SOMEDAY SOON
Joan Wolf

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Warner Books, 2000
Reviewed by Joy Calderwood
 
Regency

When Lady Alexandra turns down her umpteenth suitor, her father at last loses patience. In a fit of temper, the Earl of Hartford rewrites his will in such a way that Alexandra will be forced to marry his heir, her cousin. But to everyone’s surprise, after his death the heir turns out to be the wrong cousin.

Niall MacDonald had no idea he was heir to the Earldom of Hartford. A devout Scot, his only interest in his English inheritance is money to buy quality cattle, for the clan whose leadership he will inherit. He plans a quick trip to England and a quick return to the Scottish Highlands with a herd of cattle. He certainly has no expectation of marrying the dead earl’s daughter.

When Alexandra and Niall meet it is immediately obvious that they have much in common. They both need money, they both need the cracks in their manners smoothed over, and neither is willing to make allowances for cultural differences. Also, they both feel the electric cloud of attraction swirling between them. Can they overcome the source of their biggest conflict, the belief that English and Scots are hereditary enemies?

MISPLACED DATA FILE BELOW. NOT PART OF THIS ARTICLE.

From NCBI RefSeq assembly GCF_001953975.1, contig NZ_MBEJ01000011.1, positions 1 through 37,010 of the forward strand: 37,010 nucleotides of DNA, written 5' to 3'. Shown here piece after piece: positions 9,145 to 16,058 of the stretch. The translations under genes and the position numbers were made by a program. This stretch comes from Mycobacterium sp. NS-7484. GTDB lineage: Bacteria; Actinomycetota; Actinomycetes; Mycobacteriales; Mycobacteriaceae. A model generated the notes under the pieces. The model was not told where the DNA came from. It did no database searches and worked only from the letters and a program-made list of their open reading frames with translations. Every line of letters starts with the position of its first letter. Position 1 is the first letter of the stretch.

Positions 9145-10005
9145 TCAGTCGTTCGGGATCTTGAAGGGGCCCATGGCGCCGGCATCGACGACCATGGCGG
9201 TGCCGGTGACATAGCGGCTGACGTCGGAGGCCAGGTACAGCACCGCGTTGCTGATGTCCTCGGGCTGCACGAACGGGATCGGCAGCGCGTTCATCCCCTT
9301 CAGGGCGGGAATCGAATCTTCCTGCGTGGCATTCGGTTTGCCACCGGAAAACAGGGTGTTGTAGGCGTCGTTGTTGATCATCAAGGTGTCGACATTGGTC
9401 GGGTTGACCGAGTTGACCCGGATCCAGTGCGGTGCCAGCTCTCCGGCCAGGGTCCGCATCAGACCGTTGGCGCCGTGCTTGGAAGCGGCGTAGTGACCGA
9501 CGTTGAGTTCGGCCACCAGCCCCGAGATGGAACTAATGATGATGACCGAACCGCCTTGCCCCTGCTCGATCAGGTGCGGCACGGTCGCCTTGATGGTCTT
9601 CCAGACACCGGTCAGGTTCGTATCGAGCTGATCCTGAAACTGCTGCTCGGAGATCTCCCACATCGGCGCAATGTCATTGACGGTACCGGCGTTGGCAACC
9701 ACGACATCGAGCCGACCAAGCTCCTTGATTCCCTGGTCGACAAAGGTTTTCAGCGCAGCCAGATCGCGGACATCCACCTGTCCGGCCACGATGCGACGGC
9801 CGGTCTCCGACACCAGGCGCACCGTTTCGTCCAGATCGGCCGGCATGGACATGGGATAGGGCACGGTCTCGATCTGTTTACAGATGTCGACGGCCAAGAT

Within the first few pages of SOMEDAY SOON, I realized that I had been missing humor in my reading lately. Joan Wolf’s twinkling sense of the absurd places us above the fray, where we can root for both Alexandra and Niall. The characters take themselves very seriously, but the author gives us an understanding of each of their viewpoints, and makes us want to offer them assurances that all will be well. That is not to say the plot is predictable. Lines of suspense keep cropping up, in varying degrees, a new one each time the old is resolved. Wolf is an inventive writer who seems to let her characters set their personal hands to their own destinies. As I finished reading it I laughed with delight.

I first found Joan Wolf by way of her hardcover novels, among them NO DARK PLACE, THE EDGE OF LIGHT, and DAUGHTER OF THE RED DEER. In these she takes more time to create her characters’ worlds in solid form, and her people seem to be breathing in the room right next to you. In Regency romances, the world has already been created, and the cast of characters is set by convention. Wolf pushes the possibilities of this genre, in an entertaining, affectionate, and simpler way.

June 2000 Review Originally Published on Romance Communications

 

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